Captain Cooked distracts from pill testing problem
I'D planned to pen my column this week on pill testing.
That was until our very own Captain Cooked, ScoMo, decided to announce the stupidest initiative since Tony Abbott's return of the knighthood.
A 're-enactment' of something that didn't actually happen, by pouring nearly $7 million into a circumnavigation of Australia to commemorate Captain Cook's voyage, which never actually circumnavigated our country.
You can't make this stuff up.
As tempting as it is to tee off on this latest in a long line of moronic decisions, I'll stick to pill testing.
Although, the Warren Mundine appointment, which smacks of desperation and ill-thought-out planning, also deserves to be thoroughly picked apart.
But for now, I'll focus on pill testing, although I would recommend ScoMo's advisors are tested for something, because whoever is coming up with these ideas is tweaking.
Now, pill testing.
It's a complex issue.
Personally, I'm all for it.
I can't see the point in politicians sticking their heads in the sand just to pander to their conservative bases while more young people die.
If pill testing saves even one life, it's worth it.
I understand the complexities.
No one wants to be seen to be condoning or even encouraging illicit drug taking.
But the reality is, people will take drugs.
Vices have been around for centuries.
Look at prohibition. It didn't work.
Despite the endless anti-smoking messages, guess what, people still enjoy lighting up.
Speeding, drink-driving and driving while using your phone are all illegal, yet masses of people still do them.
I read from many that the simple answer is 'don't take drugs'.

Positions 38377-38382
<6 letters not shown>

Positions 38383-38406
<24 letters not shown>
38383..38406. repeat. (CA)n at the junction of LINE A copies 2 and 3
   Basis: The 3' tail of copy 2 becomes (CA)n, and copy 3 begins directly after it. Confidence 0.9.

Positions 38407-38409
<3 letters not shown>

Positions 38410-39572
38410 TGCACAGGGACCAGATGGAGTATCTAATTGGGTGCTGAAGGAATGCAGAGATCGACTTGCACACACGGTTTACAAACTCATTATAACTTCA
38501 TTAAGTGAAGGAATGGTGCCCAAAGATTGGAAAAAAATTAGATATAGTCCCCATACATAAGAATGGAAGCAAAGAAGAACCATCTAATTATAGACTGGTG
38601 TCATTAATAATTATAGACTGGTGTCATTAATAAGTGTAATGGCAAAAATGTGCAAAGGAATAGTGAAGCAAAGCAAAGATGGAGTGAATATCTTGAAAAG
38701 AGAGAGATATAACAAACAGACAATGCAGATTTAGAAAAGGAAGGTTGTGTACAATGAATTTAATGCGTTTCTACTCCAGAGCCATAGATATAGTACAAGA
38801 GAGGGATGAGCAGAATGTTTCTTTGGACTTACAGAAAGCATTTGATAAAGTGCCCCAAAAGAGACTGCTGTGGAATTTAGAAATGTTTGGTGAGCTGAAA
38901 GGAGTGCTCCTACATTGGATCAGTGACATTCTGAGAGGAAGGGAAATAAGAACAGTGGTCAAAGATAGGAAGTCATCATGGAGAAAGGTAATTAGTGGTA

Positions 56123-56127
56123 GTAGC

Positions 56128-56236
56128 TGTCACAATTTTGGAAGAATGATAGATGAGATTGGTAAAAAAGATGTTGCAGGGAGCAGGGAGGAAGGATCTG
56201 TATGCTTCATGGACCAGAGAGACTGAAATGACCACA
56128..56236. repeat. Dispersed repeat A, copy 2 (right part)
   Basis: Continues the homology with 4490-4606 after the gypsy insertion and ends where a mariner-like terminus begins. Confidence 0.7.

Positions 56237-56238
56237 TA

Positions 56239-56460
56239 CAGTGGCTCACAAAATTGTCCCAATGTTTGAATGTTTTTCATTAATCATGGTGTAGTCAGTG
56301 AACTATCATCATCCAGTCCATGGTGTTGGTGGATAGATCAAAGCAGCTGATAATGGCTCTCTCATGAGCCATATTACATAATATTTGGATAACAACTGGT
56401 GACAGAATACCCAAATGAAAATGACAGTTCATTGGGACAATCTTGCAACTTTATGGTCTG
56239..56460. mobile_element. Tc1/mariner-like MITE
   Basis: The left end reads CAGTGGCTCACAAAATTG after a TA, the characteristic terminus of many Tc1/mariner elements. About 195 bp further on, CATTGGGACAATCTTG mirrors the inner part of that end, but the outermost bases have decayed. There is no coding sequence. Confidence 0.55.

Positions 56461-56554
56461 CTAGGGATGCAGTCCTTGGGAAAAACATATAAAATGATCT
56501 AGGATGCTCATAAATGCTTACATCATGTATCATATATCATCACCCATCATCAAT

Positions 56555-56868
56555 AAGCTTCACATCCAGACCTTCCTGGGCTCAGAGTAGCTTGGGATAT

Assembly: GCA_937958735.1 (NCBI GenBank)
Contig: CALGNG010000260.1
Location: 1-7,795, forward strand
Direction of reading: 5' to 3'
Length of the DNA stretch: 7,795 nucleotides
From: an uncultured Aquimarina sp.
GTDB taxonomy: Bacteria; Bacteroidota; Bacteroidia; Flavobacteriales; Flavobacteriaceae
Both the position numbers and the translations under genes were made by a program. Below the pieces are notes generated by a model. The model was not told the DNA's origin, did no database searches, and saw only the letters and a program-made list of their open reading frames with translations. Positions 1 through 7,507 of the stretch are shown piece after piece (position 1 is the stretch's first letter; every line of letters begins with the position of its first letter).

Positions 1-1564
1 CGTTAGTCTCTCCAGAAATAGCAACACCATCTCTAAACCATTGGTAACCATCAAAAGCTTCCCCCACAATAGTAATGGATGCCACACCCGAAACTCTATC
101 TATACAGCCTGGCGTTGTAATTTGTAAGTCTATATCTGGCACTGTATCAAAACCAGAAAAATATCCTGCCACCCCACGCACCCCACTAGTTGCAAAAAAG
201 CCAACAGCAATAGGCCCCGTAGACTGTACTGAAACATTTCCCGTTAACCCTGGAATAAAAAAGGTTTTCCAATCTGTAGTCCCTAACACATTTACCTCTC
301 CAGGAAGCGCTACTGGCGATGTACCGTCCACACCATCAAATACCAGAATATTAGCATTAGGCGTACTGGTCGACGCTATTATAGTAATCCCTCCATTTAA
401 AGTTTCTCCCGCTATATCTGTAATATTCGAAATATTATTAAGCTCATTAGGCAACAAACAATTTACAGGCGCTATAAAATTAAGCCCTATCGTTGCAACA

Sure, that'd solve it.
But it's so far removed from reality it's not funny.
If it was that simple, why do people still die on our roads?
It's like the 0.05 limit for drivers; we acknowledge alcohol is dangerous, but only after a certain point.
Drugs can be dangerous due to the gamble, so why not provide an opportunity to take the risk out of drug taking?
Young people will continue to take risks, push boundaries and dabble in drugs.
So if there was an opportunity for your children to test the pill they were going to take regardless, to know whether or not it would be safe, wouldn't you want them to?
Surely it's a better outcome than having them die because of the bloody-mindedness of a few?
The only issue I see with it, having spoken with a few police recently, is the position it would put officers in.
Their presence could deter people from using testing, while it puts police in an awkward position. What do they do when they see people using the pill testing? Just turn a blind eye?
That's for sharper minds than mine to figure out.
Either way, these deaths are avoidable, so why not test?